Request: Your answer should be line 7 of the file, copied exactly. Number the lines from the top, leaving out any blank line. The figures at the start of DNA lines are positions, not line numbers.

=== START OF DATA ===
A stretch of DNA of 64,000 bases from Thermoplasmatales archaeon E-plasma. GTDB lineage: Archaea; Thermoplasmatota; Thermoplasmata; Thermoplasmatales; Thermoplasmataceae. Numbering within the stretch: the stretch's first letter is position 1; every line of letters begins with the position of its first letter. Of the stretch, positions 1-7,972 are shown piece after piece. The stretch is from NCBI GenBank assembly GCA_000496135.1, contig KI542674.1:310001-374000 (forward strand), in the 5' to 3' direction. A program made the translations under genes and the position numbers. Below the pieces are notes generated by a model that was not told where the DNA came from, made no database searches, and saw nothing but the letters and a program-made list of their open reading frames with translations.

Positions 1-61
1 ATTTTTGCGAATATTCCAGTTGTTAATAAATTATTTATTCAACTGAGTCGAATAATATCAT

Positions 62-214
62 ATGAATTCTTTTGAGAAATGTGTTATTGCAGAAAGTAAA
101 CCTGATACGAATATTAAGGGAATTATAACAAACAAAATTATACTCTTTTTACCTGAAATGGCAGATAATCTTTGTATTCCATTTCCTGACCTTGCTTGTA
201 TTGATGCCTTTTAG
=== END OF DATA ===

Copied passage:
201 TTGATGCCTTTTAG